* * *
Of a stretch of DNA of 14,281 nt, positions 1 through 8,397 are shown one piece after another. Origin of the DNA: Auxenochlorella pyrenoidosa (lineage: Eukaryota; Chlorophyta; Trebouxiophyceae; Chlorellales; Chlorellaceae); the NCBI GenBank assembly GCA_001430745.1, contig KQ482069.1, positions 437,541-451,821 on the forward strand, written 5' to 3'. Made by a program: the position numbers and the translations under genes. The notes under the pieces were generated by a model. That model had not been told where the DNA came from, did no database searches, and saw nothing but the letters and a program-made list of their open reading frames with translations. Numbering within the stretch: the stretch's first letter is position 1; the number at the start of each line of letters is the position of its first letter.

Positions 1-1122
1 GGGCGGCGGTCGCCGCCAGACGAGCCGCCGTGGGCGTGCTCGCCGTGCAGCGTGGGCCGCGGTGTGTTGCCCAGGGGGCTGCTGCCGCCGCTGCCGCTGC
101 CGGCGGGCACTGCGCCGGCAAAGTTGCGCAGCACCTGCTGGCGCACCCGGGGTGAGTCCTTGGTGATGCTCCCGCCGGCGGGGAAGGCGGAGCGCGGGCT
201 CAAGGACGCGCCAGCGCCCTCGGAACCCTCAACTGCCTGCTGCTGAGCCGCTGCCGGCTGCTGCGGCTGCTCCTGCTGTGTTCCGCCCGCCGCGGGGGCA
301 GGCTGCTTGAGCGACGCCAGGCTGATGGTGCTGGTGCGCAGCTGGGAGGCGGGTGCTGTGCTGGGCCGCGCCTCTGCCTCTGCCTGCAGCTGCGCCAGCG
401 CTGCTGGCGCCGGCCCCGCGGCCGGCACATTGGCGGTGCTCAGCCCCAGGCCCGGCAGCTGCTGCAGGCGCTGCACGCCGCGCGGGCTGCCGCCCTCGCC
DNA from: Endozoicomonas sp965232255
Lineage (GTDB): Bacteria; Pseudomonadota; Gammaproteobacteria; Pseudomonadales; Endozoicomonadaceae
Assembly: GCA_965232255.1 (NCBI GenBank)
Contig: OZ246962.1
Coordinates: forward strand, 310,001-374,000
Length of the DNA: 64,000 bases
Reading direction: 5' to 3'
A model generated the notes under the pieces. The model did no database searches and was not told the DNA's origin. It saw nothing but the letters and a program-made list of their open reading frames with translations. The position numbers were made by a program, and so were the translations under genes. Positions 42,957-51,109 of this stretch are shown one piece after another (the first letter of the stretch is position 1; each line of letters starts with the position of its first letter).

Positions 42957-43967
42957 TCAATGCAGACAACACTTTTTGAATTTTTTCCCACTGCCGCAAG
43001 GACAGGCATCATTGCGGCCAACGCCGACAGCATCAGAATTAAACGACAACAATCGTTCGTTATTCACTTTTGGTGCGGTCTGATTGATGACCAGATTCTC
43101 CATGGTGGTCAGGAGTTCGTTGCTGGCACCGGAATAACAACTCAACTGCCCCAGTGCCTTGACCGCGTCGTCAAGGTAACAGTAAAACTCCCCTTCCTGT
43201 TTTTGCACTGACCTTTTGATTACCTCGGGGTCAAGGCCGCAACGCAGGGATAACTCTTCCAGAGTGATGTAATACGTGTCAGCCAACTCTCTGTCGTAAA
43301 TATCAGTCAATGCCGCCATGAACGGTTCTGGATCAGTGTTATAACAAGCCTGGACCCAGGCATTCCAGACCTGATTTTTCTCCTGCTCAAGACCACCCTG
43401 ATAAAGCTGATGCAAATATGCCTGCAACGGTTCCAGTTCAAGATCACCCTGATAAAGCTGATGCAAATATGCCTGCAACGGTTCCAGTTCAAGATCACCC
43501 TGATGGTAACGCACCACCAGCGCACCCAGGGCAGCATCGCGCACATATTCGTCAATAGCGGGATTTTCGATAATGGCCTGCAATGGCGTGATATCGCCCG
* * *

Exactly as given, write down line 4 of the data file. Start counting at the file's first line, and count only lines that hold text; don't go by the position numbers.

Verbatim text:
101 CGGCGGGCACTGCGCCGGCAAAGTTGCGCAGCACCTGCTGGCGCACCCGGGGTGAGTCCTTGGTGATGCTCCCGCCGGCGGGGAAGGCGGAGCGCGGGCT